In this system, the silk screen pattern blank is drawn over a circumferentially expandable support cylinder which, in the expanded state, runs perfectly round or to mount the silk screen blank over a shaft having support bodies therealong, the movement of the support bodies which are shiftable along the shaft and the laser head being coordinated with one another to ensure effective bracing at the site of the blank upon which the laser beam is trained. In devices of the latter type the positioning of the screen printing pattern blank cannot be automated.
It is, therefore, the principal object of the invention to provide an apparatus for machining a hollow cylinder to produce a pattern drum by laser ablation of a cover lacquer or the like of a perforated foil or for directly forming perforations in the foil which will permit automation of the blank mounting and overcome other drawbacks of prior art systems.
Another object of my invention is to provide an improved laser machining apparatus which does not require drawing the cylinder or drum blank over a shaft or support cylinder while nevertheless affording the requisite degree of bracing of the cylinder particularly in a region thereof at which machining by laser occurs.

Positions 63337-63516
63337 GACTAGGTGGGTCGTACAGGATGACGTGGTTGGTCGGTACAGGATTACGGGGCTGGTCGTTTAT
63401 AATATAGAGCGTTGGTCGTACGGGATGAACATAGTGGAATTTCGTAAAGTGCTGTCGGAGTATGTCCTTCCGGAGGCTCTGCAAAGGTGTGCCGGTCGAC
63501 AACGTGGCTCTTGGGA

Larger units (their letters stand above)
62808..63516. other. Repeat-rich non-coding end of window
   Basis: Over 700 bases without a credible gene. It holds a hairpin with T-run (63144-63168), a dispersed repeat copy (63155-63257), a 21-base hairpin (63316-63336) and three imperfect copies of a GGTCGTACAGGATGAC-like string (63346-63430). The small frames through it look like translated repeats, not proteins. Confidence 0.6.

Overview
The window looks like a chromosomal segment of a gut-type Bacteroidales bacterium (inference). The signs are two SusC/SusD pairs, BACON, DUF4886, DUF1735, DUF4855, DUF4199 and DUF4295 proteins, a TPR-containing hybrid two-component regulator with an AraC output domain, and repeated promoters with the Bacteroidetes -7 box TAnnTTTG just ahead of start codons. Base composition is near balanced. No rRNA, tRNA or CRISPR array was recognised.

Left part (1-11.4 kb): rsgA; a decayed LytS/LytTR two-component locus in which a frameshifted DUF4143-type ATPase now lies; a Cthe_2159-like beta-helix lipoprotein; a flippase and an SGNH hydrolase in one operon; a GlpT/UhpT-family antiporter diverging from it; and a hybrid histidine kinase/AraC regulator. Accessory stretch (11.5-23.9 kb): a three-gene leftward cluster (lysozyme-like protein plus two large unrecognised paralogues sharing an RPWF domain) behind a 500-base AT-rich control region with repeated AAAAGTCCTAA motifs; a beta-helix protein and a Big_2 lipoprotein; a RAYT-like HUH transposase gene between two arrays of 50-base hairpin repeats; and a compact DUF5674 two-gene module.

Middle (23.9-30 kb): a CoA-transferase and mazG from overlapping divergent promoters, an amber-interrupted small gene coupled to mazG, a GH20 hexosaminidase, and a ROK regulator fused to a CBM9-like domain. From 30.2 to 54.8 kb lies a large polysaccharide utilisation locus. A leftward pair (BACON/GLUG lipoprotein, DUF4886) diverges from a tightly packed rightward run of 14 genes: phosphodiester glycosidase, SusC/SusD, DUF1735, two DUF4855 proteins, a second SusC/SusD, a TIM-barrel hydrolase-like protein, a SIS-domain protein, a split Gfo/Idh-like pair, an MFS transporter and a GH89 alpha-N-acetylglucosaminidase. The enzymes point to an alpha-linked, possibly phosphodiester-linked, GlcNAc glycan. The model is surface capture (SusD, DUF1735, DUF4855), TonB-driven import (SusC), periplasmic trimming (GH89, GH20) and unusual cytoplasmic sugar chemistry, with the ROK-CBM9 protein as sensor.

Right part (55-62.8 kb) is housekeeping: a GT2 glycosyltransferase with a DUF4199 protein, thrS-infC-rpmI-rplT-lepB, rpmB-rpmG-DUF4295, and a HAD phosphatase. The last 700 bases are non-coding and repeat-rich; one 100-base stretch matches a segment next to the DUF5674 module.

These objects and others which will become apparent hereinafter are attained, in accordance with the invention by providing the apparatus with supporting cones engaging opposite ends of the hollow cylinder and one of which is shiftable along the axis of the hollow cylinder, i.e. in the axial direction thereof. Since only one of the support cones requires shifting in the direction of the blank axis, it is simple to provide for the displacement of this support cone and positioning of the pattern drum blank by automatic means.
According to a feature of the invention support rollers engage the surface of the cylinder and serve, in addition to bracing of the surrface, to clean the engraving location, i.e. the region at which the laser beam is trained upon the drum. The rearmost roll or wheel serves to remove residues and cinders of the machining process while the leading roll or wheel removes particles which might be detrimental to the machining action of the laser beam at the point of impingement of the beam upon the drum.